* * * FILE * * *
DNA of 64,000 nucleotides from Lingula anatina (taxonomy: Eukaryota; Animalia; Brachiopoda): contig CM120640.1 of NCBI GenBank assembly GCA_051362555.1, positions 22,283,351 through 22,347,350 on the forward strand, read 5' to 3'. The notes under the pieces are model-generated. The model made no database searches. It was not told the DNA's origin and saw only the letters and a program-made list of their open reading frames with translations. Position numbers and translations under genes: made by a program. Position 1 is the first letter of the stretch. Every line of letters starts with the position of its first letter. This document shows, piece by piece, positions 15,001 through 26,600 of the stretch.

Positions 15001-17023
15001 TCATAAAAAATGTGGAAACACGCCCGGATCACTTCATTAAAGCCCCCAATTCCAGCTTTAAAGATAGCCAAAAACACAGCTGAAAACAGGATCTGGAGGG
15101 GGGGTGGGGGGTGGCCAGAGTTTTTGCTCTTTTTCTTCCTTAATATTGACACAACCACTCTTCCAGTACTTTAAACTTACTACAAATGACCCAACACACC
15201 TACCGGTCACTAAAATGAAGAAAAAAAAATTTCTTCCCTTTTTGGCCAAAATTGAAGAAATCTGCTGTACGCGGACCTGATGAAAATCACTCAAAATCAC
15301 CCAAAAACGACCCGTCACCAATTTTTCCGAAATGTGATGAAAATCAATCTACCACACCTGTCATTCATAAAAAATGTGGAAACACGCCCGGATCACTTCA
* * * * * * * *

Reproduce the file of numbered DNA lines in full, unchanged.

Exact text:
DNA of 64,000 nucleotides from Lingula anatina (taxonomy: Eukaryota; Animalia; Brachiopoda): contig CM120640.1 of NCBI GenBank assembly GCA_051362555.1, positions 22,283,351 through 22,347,350 on the forward strand, read 5' to 3'. The notes under the pieces are model-generated. The model made no database searches. It was not told the DNA's origin and saw only the letters and a program-made list of their open reading frames with translations. Position numbers and translations under genes: made by a program. Position 1 is the first letter of the stretch. Every line of letters starts with the position of its first letter. This document shows, piece by piece, positions 15,001 through 26,600 of the stretch.

Positions 15001-17023
15001 TCATAAAAAATGTGGAAACACGCCCGGATCACTTCATTAAAGCCCCCAATTCCAGCTTTAAAGATAGCCAAAAACACAGCTGAAAACAGGATCTGGAGGG
15101 GGGGTGGGGGGTGGCCAGAGTTTTTGCTCTTTTTCTTCCTTAATATTGACACAACCACTCTTCCAGTACTTTAAACTTACTACAAATGACCCAACACACC
15201 TACCGGTCACTAAAATGAAGAAAAAAAAATTTCTTCCCTTTTTGGCCAAAATTGAAGAAATCTGCTGTACGCGGACCTGATGAAAATCACTCAAAATCAC
15301 CCAAAAACGACCCGTCACCAATTTTTCCGAAATGTGATGAAAATCAATCTACCACACCTGTCATTCATAAAAAATGTGGAAACACGCCCGGATCACTTCA